Thursday, August 25, 2005

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Beloit College needlessly reminds me of my age

I have a summer birthday, and I am creeping ever closer to 40. Curiously, I seem to be the oldest member of my peer group, and so all of my friends take great delight in saying "Dude, you're old." at the appropriate moment.

In that spirit, it seems fitting to link to the Beloit College Mindset List for this year:

It is the creation of Beloit’s Keefer Professor of the Humanities Tom McBride and Director of Public Affairs Ron Nief.

McBride, who directs Beloit’s First Year Initiatives (FYI) program for entering students, notes that "This year’s entering students have grown up in a country where the main business has become business, and where terrorism, from obscure beginnings, has built up slowly but surely to become the threat it is today. Cable channels have become as mainstream as the 'Big 3' used to be, formality in dress has become more quaint than ever, and Aretha Franklin, Kermit the Frog and Jimmy Carter have become old-timers."

“Each year,” according to Nief, “When Beloit releases the Mindset List, it is the birth year of the entering students that is the most disturbing fact for most readers. [Most students entering college this fall were born in 1987--DD] This year will come as no exception and, once again, the faculty will remain the same age as the students get younger.”

My highlights from this year's list:

They don't remember when "cut and paste" involved scissors.

Boston has been working on "The Big Dig" all their lives.

Iran and Iraq have never been at war with each other.

The federal budget has always been more than a trillion dollars.

Condoms have always been advertised on television.

Money put in their savings account the year they were born earned almost 7% interest.

Southern fried chicken, prepared with a blend of 11 herbs and spices, has always been available in China.

Tom Landry never coached the Cowboys.

Entertainment Weekly has always been on the newsstand.

They never saw a Howard Johnson's with 28 ice cream flavors.

They have grown up in a single superpower world.

And, in conclusion:

They have always been challenged to distinguish between news and entertainment on cable TV.

posted by Dan on 08.25.05 at 10:01 AM


"Hey Nineteen, that's Ree'tha Franklin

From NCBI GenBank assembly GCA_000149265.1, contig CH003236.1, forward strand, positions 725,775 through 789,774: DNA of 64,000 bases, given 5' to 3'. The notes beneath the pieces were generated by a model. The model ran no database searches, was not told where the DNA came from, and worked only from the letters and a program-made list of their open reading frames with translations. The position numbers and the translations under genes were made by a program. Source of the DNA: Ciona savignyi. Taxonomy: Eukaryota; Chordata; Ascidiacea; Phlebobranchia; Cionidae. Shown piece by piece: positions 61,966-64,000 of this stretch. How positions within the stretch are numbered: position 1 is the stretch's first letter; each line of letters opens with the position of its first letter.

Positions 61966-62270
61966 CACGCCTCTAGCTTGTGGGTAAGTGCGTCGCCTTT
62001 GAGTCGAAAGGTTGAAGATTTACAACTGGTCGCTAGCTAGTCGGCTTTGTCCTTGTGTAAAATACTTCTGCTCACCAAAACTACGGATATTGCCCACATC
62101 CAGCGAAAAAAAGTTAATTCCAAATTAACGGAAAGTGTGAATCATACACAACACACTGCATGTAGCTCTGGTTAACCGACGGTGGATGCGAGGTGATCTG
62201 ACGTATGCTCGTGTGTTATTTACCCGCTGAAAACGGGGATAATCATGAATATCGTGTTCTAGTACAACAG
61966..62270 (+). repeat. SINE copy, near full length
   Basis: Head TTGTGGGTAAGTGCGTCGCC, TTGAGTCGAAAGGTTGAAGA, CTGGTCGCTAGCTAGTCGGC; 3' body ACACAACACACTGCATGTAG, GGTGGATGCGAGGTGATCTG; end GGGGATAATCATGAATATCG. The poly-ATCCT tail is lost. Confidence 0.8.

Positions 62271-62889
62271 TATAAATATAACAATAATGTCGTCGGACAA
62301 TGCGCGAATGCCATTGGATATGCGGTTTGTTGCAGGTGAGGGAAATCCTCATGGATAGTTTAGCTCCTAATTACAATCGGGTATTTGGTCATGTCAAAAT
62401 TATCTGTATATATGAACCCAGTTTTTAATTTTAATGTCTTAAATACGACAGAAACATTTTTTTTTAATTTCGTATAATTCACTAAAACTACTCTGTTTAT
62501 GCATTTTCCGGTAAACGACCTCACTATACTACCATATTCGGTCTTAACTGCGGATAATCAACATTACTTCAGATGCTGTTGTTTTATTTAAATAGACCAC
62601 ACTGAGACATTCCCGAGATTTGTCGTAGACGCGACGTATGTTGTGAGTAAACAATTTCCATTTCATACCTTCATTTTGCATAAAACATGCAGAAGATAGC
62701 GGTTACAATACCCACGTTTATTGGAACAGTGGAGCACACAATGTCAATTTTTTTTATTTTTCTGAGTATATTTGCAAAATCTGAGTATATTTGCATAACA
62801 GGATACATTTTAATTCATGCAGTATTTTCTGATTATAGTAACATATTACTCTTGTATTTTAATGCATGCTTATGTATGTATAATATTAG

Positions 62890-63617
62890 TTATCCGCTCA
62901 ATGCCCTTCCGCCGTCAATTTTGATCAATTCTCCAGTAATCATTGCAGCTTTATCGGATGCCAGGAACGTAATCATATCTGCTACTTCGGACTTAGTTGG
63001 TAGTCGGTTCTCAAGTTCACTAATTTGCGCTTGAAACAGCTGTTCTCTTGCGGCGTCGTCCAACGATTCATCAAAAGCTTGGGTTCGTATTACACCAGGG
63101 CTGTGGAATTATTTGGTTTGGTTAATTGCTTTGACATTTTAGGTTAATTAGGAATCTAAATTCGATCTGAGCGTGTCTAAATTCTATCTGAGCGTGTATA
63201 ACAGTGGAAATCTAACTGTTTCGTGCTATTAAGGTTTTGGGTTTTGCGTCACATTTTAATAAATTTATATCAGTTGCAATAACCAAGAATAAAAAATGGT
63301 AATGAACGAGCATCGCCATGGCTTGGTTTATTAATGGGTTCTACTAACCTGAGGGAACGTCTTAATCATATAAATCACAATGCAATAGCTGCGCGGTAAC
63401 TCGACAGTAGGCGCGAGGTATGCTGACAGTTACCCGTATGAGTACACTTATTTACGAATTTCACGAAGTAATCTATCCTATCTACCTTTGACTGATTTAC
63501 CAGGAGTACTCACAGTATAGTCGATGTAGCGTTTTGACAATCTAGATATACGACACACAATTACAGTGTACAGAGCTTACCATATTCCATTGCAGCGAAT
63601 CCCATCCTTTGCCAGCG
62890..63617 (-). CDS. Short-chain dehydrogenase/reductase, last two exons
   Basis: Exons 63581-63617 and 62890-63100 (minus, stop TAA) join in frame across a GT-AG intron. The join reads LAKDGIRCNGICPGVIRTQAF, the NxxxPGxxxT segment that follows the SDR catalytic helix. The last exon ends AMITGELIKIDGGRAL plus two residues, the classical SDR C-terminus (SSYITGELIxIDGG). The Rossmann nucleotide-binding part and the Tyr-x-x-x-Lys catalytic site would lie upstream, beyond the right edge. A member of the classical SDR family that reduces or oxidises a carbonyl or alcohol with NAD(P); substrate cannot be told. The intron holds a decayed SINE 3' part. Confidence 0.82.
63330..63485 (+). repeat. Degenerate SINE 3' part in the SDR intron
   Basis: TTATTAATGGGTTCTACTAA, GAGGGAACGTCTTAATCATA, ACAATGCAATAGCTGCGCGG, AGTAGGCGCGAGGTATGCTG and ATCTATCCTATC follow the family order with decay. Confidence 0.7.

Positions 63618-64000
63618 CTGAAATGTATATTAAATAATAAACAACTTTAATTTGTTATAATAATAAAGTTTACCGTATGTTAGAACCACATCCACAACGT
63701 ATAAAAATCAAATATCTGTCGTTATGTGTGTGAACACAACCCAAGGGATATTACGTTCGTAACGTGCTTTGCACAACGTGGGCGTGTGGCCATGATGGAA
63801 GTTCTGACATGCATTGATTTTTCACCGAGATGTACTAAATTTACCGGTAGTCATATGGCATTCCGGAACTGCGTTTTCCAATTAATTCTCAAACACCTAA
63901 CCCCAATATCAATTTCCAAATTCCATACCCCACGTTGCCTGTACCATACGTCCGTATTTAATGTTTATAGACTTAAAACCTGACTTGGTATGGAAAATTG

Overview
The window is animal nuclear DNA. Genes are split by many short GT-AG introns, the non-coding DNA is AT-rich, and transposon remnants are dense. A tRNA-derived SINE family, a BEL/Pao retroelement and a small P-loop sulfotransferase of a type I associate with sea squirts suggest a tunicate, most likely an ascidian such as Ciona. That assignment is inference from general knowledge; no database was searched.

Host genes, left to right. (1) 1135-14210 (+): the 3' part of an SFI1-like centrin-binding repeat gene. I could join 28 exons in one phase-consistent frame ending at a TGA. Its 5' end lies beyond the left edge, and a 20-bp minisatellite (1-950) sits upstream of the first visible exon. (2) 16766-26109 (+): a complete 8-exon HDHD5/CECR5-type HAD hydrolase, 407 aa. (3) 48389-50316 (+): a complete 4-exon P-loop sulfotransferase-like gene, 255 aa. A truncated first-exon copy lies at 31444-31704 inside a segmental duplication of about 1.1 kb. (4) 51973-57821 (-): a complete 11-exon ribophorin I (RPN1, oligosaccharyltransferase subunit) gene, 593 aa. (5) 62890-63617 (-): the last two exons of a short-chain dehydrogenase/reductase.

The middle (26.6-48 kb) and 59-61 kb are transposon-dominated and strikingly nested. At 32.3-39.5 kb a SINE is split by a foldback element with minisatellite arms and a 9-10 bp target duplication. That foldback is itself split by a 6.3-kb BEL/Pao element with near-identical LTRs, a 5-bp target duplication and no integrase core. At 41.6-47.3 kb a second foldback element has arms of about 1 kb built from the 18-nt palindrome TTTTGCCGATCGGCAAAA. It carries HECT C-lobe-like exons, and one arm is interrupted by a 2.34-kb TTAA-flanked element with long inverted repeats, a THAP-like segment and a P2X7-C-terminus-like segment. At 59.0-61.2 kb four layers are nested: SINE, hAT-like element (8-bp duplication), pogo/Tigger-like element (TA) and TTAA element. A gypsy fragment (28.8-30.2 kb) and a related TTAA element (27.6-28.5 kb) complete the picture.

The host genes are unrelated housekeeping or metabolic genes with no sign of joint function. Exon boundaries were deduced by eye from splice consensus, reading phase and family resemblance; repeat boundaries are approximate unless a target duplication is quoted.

She don't remember the queen of soul"

- Steely Dan in a song from waaaay back.

As for

"Iran and Iraq have never been at war with each other."
Most americans didn't know Iran and Iraq were at war at the time. They are often surprised to discover this.

"They have always been challenged to distinguish between news and entertainment on cable TV."
I had a professor in college who was a communist. He had once been an editor for Time. When he got the job he was curious to know how they justified his position given his admitted out look. His boss said simply this. ' Don't write anything the american public doesn't already know.' News is entertainment. I think it always was.

posted by: exclab on 08.25.05 at 10:01 AM [permalink]

> They never saw a Howard Johnson's with 28 ice
> cream flavors.

The last officially licensed Howard Johnson's ice cream parlor west of the Mississippi, located in Kirkwood Missouri, closed last year (early 2004). The owner said he thought there were still two left on the east coast operating under the original license. So, if they ever tried retracing the old Route 66, they could have done this.


posted by: sPh on 08.25.05 at 10:01 AM [permalink]

My family and I visited China in 1988 (I was twelve). Having heard about the new KFC in Bejing back in the states (and having taken a dislike to the local fare; though not as much as my sick mother), I insisted we go there. It was three stories tall and directly catty-corner to Tiannamen Square. The local cabbies called it something like Kendurgee. We went there several times. It was wonderful and it was always packed. The life-size Col. Sanders outside was hilarious.